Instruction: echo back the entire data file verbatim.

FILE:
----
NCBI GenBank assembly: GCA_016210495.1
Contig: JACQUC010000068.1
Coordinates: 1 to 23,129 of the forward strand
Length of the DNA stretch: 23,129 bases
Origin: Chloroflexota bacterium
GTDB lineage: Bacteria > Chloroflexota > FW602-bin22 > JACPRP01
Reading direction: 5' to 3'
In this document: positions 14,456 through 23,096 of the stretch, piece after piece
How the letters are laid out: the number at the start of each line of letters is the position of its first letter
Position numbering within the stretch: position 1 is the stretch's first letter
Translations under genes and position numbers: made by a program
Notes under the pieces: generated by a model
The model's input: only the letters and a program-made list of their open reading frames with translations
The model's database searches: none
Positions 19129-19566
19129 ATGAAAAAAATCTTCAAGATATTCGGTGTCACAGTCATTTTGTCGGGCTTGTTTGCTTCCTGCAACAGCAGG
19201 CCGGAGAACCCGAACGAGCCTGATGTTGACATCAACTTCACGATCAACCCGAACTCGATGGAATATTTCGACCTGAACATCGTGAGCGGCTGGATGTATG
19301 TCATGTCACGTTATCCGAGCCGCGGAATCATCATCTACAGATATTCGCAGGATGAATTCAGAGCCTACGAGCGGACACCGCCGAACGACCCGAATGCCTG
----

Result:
NCBI GenBank assembly: GCA_016210495.1
Contig: JACQUC010000068.1
Coordinates: 1 to 23,129 of the forward strand
Length of the DNA stretch: 23,129 bases
Origin: Chloroflexota bacterium
GTDB lineage: Bacteria > Chloroflexota > FW602-bin22 > JACPRP01
Reading direction: 5' to 3'
In this document: positions 14,456 through 23,096 of the stretch, piece after piece
How the letters are laid out: the number at the start of each line of letters is the position of its first letter
Position numbering within the stretch: position 1 is the stretch's first letter
Translations under genes and position numbers: made by a program
Notes under the pieces: generated by a model
The model's input: only the letters and a program-made list of their open reading frames with translations
The model's database searches: none
Positions 19129-19566
19129 ATGAAAAAAATCTTCAAGATATTCGGTGTCACAGTCATTTTGTCGGGCTTGTTTGCTTCCTGCAACAGCAGG
19201 CCGGAGAACCCGAACGAGCCTGATGTTGACATCAACTTCACGATCAACCCGAACTCGATGGAATATTTCGACCTGAACATCGTGAGCGGCTGGATGTATG
19301 TCATGTCACGTTATCCGAGCCGCGGAATCATCATCTACAGATATTCGCAGGATGAATTCAGAGCCTACGAGCGGACACCGCCGAACGACCCGAATGCCTG